Installation helps reduce traffic speed through Fairlie, Scotland
On the 14th February 2013 a Heavy Goods Vehicle crashed into a residential property close to the existing signalised junction on the busy A78 in the village of Fairlie, North Ayrshire, tragically killing the house inhabitant and causing a large amount of damage and disruption.
The local community were extremely concerned about road safety within the village and campaigned for improvements to be made. As a result, Transport Scotland instructed their operating company for the South West Unit, Scotland TranServ to carry out a number of traffic surveys. Evidence taken from the surveys identified that there were persistent and regular behaviour issues of drivers passing through the village in excess of the 30mph speed limit.
A number of traffic calming solutions were put in place. On the outer approaches to the village vehicle activated signs were erected, as well as new road markings including: dragon's teeth, speed limit roundels and 'SLOW' markings. The 'SLOW' markings on red surface dressing patches were also repeated at strategic locations through the town.
Even with these measures in operation, ongoing surveys showed that a significant proportion of vehicles within the village itself were still travelling in excess of the 30mph limit, with various locations running at an average of between 34 and 36mph. These survey figures demonstrated that additional and innovative safety measures would be required to further improve the safety of this section of the busy A78 through the village of Fairlie.
Scotland TranServ engaged in discussions with Clearview on new ideas on how to introduce greater change in driver behaviour, with the aim of further reductions in the average speed through the village.
As a result they agreed to invest an innovative scheme, the first of its kind in the United Kingdom, to use the existing traffic signals in the centre of the village to help slow down speeding drivers. The design, managed and implemented by Clearview, with supply chain partners Dynniq Group and Coeval Ltd., incorporated the use of advanced wireless vehicle speed detection, vehicle speed activated signs and the traffic signals to slow down road users who persisted in driving in excess of the 30mph speed limit by stopping them on purpose at the signalised junction which acts to steady their progress through the village.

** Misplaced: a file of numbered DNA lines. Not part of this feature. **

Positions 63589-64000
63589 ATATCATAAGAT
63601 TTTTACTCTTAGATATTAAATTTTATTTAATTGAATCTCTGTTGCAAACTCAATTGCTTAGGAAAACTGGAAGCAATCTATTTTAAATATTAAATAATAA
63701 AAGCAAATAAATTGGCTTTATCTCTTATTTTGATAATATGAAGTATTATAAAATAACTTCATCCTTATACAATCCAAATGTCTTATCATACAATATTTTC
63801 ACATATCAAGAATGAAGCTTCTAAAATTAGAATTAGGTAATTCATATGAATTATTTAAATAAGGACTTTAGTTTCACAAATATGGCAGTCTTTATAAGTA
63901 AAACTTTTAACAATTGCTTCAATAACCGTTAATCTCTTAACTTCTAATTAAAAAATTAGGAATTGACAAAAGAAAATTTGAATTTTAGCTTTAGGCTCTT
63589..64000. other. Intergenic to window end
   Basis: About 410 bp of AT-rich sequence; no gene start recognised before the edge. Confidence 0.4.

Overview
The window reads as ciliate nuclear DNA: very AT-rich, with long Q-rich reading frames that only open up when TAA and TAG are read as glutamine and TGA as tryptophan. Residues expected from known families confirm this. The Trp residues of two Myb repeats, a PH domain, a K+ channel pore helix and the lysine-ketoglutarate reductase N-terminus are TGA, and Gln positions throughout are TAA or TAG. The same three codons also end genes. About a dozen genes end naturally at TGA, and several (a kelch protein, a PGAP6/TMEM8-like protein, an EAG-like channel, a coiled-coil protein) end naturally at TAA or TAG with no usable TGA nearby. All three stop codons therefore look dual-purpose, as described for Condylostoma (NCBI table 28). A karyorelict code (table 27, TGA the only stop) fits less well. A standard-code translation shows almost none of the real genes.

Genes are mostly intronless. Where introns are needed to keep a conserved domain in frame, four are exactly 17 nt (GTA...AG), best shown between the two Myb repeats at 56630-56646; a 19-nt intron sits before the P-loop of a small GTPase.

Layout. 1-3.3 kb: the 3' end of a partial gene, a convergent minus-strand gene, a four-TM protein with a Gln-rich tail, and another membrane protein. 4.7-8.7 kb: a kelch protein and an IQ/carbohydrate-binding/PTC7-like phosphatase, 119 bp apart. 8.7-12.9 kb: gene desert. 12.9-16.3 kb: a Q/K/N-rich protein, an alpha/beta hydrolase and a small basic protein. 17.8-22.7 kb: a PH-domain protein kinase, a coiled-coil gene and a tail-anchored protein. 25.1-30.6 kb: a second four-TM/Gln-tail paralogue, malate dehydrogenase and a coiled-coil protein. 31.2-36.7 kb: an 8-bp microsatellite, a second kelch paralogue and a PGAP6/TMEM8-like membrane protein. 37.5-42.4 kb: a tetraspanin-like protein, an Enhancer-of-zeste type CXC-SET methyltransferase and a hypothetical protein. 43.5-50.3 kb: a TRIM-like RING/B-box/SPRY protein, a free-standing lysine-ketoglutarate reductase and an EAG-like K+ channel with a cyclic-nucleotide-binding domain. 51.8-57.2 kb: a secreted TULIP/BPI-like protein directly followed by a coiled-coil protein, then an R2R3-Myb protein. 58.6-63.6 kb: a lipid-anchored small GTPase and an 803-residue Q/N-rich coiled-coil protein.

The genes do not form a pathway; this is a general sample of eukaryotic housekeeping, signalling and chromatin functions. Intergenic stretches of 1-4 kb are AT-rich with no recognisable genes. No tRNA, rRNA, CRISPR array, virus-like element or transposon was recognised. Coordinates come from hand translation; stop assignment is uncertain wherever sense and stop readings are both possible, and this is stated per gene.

Approaching vehicle speeds are calculated using two Clearview M100 magnetometer wireless vehicle sensors spaced at between 136m and 144m from the stop line in both directions. One of the advantages of this wireless detection technology is that it eliminated the need for 280 metres of costly ducting and trenching that would also have had an adverse impact on traffic congestion and disruption in the village for civil works that would have taken a number of weeks to complete and would have weakened the integrity of the road surface on this heavily used route.
The vehicle speed is wirelessly relayed to the traffic signals and if speeds are recognised as being above 30mph then the signals are programmed to turn to red, thus stopping the speeding traffic and increasing overall journey time through the village. Clearview also worked on the complex operational configurations to ensure that the traffic lights change to red in a safe and timely manner, and not in any way that could be dangerous to the road or pedestrian users of the junction. Speed activated signs are also on prominent display on the approach to the junction, with additional offside secondary signal heads fitted. Existing road markings were refreshed and the road surface upgraded with a high friction surface dressing.
Therefore rather than opt for the more obvious 'big stick' approach of the installation of speed enforcement cameras, the scheme is aimed solely at positively influencing driver behaviour and is more of a 'carrot' for speed compliance. This idea has already been used to good effect in some European countries such as France, Portugal and Spain.
Download PDF: A78 Fairlie case study
“Law abiding drivers have nothing to fear from this system. It also offers the opportunity to penalise speeders quickly and fairly. If nothing is gained by speeding, then that can only help reinforce the safety message.”
Institute of Advanced Motorists, their Policy and Research Director
“We are delighted to be the first in Scotland to introduce these vital road safety measures on the A78 within the south west trunk road network. The safety of motorists and pedestrians is of the upmost priority and Scotland TranServ is pleased to have worked with Clearview Traffic to develop this concept to improve road safety within local communities in which we live, visit and work.”
Road Safety Manager